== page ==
• The location of parking and stormwater systems show what efficiencies the city may be able to achieve with the right policies, programs, and partnerships.

Concept Plan 3 (above right)  Suburban Regional Activity Center

    • The parcels in this area are larger than in an Urban Activity Center but are still broken up by road and pedestrian connections.
    • Pedestrian connections are frequent enough to mimic an urban street grid.
    • The site still has a variety of buildings and situates the mass of the buildings towards the largest street with a more welcoming entrance on the smaller street.
    • Streets on the interior of the development provide the “main street” for shopping and residents.
    • Larger buildings have a variety of entrances including stoops along the internal street to distinguish the residential building from the mixed-use building.

HOH Specific Plan Goals

Goal 1: New buildings, including HOH, connect and enhance the urban patterns, especially those of the Downtown and surrounding neighborhoods. This may be achieved through the promotion of small and medium-scale buildings, historic preservation, street patterns, and pedestrian connectivity.

  • Suggested Improvements for this goal:
    • Add an implementation strategy that specifically relates to retaining single family homes downtown and on the South Side. This could be done by incentivizing building and maintaining single family homes through tax breaks, grants for up-keep, etc.
    • Additional direction in Implementation Strategy 5 (When the demolition or removal of a historic structure cannot be avoided in an HOH development, encourage the developer to make the building available for relocation) directing city staff to look at ways of making it easier and less costly to relocate a home.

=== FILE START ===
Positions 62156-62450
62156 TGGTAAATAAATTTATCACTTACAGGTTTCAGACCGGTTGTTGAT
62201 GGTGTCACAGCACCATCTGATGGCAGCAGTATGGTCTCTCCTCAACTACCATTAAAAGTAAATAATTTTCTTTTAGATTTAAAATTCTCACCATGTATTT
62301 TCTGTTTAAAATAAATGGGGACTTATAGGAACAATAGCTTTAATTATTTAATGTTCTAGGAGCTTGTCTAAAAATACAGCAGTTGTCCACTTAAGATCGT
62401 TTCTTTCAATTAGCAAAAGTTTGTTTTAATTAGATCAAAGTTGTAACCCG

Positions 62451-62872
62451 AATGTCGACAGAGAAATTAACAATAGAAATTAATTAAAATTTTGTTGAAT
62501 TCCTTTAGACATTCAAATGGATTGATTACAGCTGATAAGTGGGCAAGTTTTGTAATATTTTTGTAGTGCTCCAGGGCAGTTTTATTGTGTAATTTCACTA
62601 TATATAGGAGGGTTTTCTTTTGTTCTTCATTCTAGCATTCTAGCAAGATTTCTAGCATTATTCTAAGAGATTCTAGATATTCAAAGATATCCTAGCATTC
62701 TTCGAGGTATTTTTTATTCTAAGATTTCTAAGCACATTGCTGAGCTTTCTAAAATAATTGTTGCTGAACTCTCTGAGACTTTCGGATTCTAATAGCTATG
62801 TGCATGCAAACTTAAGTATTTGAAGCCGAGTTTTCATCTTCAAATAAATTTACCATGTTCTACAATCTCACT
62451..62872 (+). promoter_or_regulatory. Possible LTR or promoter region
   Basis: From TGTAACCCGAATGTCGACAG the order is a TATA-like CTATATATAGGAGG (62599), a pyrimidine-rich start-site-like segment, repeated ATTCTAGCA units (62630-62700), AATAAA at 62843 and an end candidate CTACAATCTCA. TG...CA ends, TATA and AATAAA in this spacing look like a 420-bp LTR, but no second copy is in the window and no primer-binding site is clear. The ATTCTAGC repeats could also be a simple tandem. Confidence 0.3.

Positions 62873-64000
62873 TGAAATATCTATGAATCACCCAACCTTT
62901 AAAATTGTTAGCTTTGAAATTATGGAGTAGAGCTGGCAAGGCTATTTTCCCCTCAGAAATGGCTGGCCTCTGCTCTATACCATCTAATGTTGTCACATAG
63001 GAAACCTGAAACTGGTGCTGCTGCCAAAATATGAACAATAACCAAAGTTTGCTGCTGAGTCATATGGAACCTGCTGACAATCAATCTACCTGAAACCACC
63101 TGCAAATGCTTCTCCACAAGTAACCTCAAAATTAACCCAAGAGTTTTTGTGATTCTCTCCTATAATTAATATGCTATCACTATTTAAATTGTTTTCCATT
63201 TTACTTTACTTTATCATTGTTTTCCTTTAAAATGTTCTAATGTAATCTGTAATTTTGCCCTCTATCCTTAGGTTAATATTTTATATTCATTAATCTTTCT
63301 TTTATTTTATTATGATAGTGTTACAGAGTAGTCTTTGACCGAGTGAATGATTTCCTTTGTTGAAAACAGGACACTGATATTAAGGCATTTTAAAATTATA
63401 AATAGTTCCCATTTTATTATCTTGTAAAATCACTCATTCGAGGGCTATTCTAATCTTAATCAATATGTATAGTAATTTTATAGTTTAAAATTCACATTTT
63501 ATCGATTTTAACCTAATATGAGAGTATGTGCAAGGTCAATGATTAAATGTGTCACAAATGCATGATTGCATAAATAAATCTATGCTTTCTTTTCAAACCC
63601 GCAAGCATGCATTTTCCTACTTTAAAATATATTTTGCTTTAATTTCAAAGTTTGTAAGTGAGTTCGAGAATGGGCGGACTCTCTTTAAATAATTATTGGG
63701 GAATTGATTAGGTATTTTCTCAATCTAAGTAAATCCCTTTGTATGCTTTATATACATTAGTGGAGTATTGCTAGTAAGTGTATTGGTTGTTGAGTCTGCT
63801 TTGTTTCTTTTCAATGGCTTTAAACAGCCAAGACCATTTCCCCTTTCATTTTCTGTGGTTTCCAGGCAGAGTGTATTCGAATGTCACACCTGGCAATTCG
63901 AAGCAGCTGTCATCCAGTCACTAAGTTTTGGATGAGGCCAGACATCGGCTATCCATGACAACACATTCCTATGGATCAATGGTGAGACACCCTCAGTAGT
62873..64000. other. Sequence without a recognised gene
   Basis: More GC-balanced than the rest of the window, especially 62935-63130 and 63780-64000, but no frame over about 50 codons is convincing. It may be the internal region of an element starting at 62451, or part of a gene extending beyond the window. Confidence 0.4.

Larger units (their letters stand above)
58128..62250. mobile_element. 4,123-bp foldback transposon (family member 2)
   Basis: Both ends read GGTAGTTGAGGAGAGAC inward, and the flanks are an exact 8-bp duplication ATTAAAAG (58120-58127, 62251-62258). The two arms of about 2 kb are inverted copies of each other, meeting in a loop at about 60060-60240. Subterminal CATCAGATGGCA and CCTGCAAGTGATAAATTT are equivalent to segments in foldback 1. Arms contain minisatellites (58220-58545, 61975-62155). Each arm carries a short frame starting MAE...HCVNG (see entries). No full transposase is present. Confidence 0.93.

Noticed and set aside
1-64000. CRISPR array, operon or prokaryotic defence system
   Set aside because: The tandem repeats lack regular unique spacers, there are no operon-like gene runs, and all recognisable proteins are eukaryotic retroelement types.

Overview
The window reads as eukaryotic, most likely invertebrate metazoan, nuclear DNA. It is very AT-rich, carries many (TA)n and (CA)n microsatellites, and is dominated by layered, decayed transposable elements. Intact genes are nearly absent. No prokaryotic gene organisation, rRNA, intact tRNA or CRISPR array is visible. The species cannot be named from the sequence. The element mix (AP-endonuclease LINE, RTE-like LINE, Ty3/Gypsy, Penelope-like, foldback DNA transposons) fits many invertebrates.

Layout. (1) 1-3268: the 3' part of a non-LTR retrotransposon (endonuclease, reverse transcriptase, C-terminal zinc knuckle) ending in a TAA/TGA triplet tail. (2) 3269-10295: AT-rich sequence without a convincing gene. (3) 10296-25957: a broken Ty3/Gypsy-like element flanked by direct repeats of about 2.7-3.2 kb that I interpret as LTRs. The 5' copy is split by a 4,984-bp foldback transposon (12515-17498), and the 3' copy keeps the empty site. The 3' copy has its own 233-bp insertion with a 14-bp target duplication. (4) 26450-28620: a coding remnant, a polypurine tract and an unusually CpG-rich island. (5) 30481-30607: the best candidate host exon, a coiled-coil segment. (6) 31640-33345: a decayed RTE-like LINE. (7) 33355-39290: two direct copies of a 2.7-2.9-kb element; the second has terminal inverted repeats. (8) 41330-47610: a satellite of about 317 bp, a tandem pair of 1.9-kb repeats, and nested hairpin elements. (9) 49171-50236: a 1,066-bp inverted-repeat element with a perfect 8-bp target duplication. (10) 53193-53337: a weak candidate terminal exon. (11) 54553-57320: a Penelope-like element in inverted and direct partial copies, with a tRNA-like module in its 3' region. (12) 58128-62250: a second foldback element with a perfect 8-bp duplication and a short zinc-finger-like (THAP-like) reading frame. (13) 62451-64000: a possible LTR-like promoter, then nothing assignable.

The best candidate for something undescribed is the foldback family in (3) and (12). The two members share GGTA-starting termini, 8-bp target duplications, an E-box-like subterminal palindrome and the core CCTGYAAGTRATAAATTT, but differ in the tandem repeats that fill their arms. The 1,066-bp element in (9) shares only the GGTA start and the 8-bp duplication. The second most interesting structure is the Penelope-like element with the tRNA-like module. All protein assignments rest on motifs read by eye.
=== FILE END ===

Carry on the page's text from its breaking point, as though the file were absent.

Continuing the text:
Goal 2: HOH buildings anchor the commercial core of activity centers. Their proportions and design are tied to the activity centers type (urban, suburban, rural), scale (central business, regional, neighborhood), and proximity of historic districts and neighborhoods.

    Goal 3: The creation and operation of HOH development supports increasing the mode share of pedestrian, bicycle, and transit travel.

    Goal 4: Civic and pedestrian spaces provide high quality “front porch” experiences that enhance cultural and social activity for high occupancy housing residents and neighbors.

    Goal 5: Balance the needs of stormwater management and place-making to remove barriers to small and medium HOH development.

    Goal 6: HOH developments make significant contributions to Flagstaff’s energy and solid waste goals.

    Goal 7: Ensure continued and improved coordination between the City and NAU to collaborate on projects of concern to NAU and the wider community and to address nuisance issues in neighborhoods.

    • This goal needs to include an Implementation Strategy about communicating directly with The Arizona Board of Regents, ABOR. As NAU’s governing body, ABOR is making decisions for NAU about growth that directly effect our lives in Flagstaff, but without ever consulting the city itself. This has to change for us to see any substantive change in the way NAU’s growth effects our daily lives.

    Goal 8: HOH buildings create housing choices and transportation, land use and building efficiencies that support meeting Flagstaff’s sustainability and affordable housing goals.

    Goal 9: HOH buildings are designed as flexible and adaptable buildings that can support changing economic conditions and support entrepreneurship and local business.